By 1861 the family are at 7 Eastgate, however William is now a Commercial Traveller in Spirits.  His brother Edward is living at 14 Eastgate, having returned from Ripon, and he is a Spirit Merchant – so William has joined his brother’s business temporarily.  In the 1862 Trade Directory Edward’s firm is listed as “Edward Frudd and Co, Wholesale Spirit and Porter Merchants, George Yard, Market Hill” with his home at 14 Eastgate.  William is listed as a Spirit Merchant, and cross referenced to his brother’s firm. 

1871 Census for 42 Church Street, Barnsley (from Ancestry)
In 1871 William is once more a Draper, the whole family is living at 42 Church Street.  According to a Trade Directory for Sheffield and Barnsley in 1871 Hannah Frudd was running a Ladies’ Academy on Church Street.  This was probably where Caroline and Elizabeth were also teaching.  In the same Trade Directory William’s address is given as 44 Church Street – a typo or house at one number, business at the other?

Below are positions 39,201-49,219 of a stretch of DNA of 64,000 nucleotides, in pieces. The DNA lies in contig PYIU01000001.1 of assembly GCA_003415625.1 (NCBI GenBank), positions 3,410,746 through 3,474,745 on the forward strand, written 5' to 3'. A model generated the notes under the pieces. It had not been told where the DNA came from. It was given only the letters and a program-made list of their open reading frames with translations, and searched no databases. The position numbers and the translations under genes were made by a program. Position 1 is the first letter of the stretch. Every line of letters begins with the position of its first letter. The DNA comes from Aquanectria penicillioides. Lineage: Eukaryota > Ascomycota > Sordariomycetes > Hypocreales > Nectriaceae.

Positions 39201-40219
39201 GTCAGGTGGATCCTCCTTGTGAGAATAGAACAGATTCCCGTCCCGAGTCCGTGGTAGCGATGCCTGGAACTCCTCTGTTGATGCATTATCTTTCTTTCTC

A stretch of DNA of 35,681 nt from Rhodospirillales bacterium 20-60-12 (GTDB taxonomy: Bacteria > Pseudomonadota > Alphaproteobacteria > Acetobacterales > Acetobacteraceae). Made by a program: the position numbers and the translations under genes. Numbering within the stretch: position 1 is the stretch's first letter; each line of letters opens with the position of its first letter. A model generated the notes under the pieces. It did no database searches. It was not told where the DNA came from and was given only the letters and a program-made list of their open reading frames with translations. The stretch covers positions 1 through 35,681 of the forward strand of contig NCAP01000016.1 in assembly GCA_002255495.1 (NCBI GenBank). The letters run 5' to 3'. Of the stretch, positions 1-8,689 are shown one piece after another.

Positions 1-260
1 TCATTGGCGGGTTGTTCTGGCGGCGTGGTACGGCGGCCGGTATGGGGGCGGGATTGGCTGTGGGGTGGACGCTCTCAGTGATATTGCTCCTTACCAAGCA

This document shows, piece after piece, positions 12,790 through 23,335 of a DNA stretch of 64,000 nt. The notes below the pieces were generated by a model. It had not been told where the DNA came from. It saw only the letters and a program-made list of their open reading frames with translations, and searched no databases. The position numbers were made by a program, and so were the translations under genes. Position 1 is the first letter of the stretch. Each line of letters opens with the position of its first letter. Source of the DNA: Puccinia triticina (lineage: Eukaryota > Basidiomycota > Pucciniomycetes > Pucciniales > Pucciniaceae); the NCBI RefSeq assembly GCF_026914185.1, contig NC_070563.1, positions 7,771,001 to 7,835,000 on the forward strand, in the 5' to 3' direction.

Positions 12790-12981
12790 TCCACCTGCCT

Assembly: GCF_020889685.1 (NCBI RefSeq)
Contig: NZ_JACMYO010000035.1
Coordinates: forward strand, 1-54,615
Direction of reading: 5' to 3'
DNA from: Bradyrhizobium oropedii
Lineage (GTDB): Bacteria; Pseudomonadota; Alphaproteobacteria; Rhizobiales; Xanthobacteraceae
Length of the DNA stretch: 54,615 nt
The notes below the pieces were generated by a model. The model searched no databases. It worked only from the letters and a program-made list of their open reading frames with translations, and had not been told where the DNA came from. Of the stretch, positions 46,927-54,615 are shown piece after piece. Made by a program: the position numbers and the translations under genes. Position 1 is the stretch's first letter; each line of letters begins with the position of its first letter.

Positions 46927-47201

Edward Frudd has gone back to Ripon by 1871 and is once more an Innkeeper, this time of the Crown Inn, on Water Skellgate, the very pub mentioned in the marriage announcement of his brother in 1846.  His wife Isabella dies in the Ripon area in 1873, they have no children.

Elizabeth, Caroline’s sister dies in 1874 aged 24 – she is buried at St Mary’s church in Barnsley.

1889 map of St Mary's Gate, Barnsley
In the 1879 Trade Directory the William Frudd’s have moved to 1 St Mary’s Gate.  There are two separate entries, Mr William Frudd and Mrs Hannah Frudd, Ladies Day School.  St Mary’s Gate is a prestigious address near the parish church, there are only two houses on the street and the old Manor House which is listed as number 3.  No occupation is listed for William in the Trade Directory and in the 1881 census he gives his occupation as Unemployed Draper.  Both his wife Hannah and daughter Caroline are listed as School Mistresses in 1881.